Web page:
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The Yankees’ rotation will be a considerable strength in 2018

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While some are fixated on the failed attempt to acquire Gerrit Cole, New York already has a full rotation.

Photo by Paul Bereswill/Getty Images

News from around baseball of late has been dominated by the Yankees’ failed attempt to acquire Gerrit Cole from Pittsburgh. Although Brian Cashman reportedly offered the Pirates their choice of either Chance Adams or Clint Frazier to headline the deal, Cole was ultimately traded to the reigning champion Houston Astros.

Somewhat lost in the hubbub is the fact that New York already has a strong five-man rotation in place. It’s the same group that got the Bombers to within one win of the Fall Classic. The team also has considerable starting pitching depth.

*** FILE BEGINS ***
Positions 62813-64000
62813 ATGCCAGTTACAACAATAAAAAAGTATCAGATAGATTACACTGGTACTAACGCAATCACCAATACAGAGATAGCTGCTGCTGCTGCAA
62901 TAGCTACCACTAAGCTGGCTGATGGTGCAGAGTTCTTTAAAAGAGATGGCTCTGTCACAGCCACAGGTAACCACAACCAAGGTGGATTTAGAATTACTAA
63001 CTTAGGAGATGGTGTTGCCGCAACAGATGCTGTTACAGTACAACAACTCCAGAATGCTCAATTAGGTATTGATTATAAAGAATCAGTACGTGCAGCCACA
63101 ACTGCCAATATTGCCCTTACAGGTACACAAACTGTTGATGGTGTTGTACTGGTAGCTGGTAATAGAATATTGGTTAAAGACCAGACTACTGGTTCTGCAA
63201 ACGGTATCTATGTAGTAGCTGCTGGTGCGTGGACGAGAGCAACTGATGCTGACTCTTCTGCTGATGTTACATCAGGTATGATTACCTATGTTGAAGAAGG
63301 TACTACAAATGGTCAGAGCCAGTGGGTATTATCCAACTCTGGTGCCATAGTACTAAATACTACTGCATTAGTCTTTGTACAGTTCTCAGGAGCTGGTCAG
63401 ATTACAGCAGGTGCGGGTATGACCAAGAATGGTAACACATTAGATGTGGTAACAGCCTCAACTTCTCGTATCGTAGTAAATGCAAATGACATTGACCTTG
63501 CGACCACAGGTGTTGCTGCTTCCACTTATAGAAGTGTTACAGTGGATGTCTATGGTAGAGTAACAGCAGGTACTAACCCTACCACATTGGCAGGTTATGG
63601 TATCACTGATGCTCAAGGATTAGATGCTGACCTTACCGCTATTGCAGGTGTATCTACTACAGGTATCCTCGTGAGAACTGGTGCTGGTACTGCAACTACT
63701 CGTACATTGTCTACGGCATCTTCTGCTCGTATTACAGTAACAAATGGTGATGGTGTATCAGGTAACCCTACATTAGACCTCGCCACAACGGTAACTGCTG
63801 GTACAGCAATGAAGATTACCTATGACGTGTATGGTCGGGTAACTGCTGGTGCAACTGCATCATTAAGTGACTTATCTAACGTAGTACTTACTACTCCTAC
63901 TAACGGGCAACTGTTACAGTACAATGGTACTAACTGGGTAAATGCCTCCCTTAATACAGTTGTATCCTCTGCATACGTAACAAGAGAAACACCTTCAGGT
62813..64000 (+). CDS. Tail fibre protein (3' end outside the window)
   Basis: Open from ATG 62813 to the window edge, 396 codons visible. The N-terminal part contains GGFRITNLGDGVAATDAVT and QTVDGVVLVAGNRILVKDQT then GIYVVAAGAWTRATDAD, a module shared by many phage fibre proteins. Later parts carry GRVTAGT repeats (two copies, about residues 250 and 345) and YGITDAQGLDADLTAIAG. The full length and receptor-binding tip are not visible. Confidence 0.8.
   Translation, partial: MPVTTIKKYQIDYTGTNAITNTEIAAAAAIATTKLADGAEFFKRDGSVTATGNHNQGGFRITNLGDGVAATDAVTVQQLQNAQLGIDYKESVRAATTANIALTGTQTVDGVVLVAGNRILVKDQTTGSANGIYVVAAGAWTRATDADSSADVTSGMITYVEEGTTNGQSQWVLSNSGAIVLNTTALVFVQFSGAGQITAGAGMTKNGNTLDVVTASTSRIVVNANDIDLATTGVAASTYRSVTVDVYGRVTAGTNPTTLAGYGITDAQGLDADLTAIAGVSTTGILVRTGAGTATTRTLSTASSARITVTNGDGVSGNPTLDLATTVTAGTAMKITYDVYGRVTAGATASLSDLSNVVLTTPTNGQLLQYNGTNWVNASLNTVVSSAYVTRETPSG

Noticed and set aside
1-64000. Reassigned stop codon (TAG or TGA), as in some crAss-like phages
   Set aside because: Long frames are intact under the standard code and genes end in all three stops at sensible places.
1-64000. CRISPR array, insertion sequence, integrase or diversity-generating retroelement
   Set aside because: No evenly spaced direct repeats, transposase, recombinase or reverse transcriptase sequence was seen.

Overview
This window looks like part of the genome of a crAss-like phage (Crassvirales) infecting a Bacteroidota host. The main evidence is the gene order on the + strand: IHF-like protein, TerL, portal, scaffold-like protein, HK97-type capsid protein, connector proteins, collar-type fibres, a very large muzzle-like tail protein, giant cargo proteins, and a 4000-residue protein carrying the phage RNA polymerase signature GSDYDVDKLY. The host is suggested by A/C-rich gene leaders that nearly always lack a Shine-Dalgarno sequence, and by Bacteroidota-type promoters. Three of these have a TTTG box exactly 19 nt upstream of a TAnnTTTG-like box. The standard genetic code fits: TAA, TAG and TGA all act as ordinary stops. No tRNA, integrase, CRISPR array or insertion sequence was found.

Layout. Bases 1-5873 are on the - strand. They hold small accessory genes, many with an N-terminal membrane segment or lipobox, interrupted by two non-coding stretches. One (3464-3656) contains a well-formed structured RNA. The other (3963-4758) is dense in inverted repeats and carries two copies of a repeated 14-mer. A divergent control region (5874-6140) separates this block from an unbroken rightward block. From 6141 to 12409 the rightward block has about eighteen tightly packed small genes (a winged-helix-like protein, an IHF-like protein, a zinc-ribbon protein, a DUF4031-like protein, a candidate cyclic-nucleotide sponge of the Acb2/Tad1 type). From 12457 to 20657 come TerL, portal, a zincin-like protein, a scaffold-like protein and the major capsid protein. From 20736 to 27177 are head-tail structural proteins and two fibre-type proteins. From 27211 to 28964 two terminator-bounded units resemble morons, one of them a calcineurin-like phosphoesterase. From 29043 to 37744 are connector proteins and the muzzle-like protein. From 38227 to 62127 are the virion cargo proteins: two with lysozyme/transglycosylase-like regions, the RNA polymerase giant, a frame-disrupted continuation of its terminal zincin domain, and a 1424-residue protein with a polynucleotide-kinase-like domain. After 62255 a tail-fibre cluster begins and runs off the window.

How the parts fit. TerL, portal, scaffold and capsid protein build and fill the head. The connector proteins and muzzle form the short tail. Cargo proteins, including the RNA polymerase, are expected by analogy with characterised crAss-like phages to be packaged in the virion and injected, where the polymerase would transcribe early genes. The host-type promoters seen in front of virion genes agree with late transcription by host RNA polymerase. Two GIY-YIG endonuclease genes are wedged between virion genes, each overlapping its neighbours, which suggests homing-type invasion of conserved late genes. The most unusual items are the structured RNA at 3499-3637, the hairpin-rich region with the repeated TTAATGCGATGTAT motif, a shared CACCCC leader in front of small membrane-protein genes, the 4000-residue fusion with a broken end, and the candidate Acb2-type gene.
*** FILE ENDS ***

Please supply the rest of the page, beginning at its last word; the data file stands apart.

Masahiro Tanaka Remains

Shortly after the World Series ended, the Yankees got an answer to their biggest roster question. Tanaka announced that he would not exercise the opt-out clause in his contract, and would instead remain in the Bronx for the next three seasons.

”It was a simple decision for me as I have truly enjoyed the past four years playing for this organization and for the wonderful fans of New York,” said Tanaka. “I’m excited to continue to be a part of this team, and I’m committed to our goal of bringing a World Series Championship back to the Steinbrenner family, the Yankees organization, and the great fans of New York.”

The story of Tanaka’s 2017 campaign was one of extremes. Following his June 6th start, he had a league-worst 6.55 ERA. The right-hander yielded seven or more earned runs in five starts last season.